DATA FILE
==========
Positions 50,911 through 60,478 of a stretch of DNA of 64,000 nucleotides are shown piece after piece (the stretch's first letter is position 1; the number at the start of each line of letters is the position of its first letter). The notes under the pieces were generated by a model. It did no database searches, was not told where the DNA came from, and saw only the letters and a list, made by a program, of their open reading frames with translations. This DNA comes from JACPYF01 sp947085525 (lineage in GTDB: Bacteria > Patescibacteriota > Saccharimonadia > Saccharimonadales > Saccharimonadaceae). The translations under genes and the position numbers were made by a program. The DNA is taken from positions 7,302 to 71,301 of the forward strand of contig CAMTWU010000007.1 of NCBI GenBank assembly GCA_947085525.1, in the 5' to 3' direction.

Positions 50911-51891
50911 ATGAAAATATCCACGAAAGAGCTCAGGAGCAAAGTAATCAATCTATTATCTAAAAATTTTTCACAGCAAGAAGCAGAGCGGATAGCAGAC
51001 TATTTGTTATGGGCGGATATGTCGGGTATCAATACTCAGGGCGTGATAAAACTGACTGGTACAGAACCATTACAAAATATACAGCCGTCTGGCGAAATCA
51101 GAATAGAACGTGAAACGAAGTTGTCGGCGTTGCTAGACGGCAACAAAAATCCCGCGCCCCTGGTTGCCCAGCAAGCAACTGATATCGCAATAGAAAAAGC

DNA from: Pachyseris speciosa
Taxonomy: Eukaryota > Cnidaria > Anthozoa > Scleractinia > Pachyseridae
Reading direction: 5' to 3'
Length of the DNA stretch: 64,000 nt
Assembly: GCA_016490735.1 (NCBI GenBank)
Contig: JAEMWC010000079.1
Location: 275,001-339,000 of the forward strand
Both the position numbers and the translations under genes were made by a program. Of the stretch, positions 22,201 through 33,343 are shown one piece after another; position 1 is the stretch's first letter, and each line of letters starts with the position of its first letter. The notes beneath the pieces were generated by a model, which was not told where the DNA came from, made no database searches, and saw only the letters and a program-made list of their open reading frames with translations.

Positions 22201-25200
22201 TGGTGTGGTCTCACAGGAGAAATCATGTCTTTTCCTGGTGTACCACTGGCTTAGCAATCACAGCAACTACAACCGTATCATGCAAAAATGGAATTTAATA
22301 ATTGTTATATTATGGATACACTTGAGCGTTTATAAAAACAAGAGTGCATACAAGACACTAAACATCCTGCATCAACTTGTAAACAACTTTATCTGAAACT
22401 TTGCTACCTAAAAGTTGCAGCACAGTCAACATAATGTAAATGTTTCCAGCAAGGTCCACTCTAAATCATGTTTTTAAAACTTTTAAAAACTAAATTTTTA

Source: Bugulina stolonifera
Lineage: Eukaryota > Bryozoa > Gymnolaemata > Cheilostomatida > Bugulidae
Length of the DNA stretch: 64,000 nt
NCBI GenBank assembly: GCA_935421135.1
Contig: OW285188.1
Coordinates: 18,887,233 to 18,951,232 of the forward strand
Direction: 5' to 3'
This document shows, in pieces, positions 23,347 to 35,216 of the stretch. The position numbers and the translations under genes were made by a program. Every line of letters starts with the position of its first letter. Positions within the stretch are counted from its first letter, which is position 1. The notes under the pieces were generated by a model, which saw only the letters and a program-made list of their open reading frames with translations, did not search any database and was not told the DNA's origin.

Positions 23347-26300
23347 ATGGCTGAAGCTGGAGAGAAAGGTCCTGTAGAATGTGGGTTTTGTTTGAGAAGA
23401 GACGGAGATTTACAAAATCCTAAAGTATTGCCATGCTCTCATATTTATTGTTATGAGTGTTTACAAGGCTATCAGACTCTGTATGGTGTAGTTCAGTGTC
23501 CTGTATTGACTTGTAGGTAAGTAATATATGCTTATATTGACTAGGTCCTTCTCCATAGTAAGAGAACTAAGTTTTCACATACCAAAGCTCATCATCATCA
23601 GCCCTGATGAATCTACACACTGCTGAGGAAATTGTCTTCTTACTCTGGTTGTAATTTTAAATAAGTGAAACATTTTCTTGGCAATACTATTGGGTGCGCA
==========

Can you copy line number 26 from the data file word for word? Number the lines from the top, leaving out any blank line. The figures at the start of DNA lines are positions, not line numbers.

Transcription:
Positions 23347-26300